Method for accurate quantification of geologic sequestration of anthropogenic CO2Technology #m09-090
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Adopting a net-zero carbon energy infrastructure would significantly limit global climate change. If that infrastructure is to include combustion of the world’s large stock of coal and other low-cost fossil fuels, large-scale geological capture of CO2 will likely be one of its essential components. Efforts to develop and optimize such carbon sequestration technologies, however, are limited by an inability to gather accurate quantitative measures of the amount of CO2 being stored. This technology is a method and apparatus for tagging large industrial streams of CO2 before sequestration such that the amount stored can be accurately and selectively measured. It is therefore of particular value to energy producers and suppliers seeking to develop or improve carbon sequestration technologies (e.g. utilities and oil & gas firms).
Accurate quantification of carbon sequestration for development of optimized and cost-effective geologic carbon capture solutions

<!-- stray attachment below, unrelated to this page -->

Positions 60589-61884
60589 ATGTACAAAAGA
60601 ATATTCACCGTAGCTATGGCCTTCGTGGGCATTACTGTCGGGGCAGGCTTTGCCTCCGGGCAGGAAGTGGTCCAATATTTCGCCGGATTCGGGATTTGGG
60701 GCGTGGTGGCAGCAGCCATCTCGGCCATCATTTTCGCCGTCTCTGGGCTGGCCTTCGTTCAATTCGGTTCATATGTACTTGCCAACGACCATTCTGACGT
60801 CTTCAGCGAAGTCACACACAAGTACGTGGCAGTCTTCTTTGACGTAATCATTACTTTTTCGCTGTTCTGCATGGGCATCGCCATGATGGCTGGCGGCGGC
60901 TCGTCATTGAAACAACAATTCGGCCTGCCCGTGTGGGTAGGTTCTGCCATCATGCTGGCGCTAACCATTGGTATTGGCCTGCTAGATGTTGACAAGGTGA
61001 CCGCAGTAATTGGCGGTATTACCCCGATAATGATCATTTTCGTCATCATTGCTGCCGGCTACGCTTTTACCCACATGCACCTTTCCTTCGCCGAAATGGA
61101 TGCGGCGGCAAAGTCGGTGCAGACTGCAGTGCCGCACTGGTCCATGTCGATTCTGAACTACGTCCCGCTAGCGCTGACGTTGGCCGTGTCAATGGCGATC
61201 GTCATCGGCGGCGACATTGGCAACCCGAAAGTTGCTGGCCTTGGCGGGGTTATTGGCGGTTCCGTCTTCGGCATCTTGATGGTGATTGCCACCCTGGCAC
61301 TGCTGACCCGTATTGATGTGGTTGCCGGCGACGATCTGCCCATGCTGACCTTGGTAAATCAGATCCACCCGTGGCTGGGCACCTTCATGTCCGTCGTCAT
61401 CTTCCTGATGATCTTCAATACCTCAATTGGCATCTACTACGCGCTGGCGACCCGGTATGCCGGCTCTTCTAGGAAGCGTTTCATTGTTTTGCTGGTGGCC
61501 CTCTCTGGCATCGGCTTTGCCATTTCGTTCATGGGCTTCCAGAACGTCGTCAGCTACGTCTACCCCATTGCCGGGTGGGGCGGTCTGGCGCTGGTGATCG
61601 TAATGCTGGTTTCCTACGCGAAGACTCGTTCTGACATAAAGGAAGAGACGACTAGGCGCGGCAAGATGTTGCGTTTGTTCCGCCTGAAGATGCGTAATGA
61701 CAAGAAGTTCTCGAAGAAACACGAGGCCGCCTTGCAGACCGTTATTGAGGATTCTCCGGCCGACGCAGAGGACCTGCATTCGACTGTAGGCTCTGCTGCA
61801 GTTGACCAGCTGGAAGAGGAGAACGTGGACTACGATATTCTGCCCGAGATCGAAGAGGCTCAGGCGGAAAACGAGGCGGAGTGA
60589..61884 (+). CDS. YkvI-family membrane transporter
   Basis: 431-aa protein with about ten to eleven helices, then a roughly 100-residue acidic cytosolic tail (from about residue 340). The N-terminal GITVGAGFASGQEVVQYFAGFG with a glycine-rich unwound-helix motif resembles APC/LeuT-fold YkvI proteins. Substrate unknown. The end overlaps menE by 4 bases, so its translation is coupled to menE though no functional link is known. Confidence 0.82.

This technology uses Carbon-14 to uniquely tag industrial streams of CO2 before they are geologically sequestered. It injects a low level of this radioactive element directly into the gas stream at roughly one part per trillion. Natural geologic CO2 lacks Carbon-14. As such, the man-made tag allows for the selective identification and quantification of geologically sequestered anthropogenic CO2, whereas conventional geophysical methods of monitoring geologic CO2 are nonspecific and largely qualitative. This technology consists of a Carbon-14 injection device and a method for monitoring Carbon-14 decay in samples taken from the gas stream.
Klaus Lackner, Ph.D.
- Carbon sequestration
- Pollution/waste disposal
- Quantitative assessment of geologic CO2 inventories
- Modular design
- Low cost
- Compatible with conventional geophysical methods of monitoring CO2
Patent Issued (US 8,967,252)
Tech Ventures Reference: IR M09-090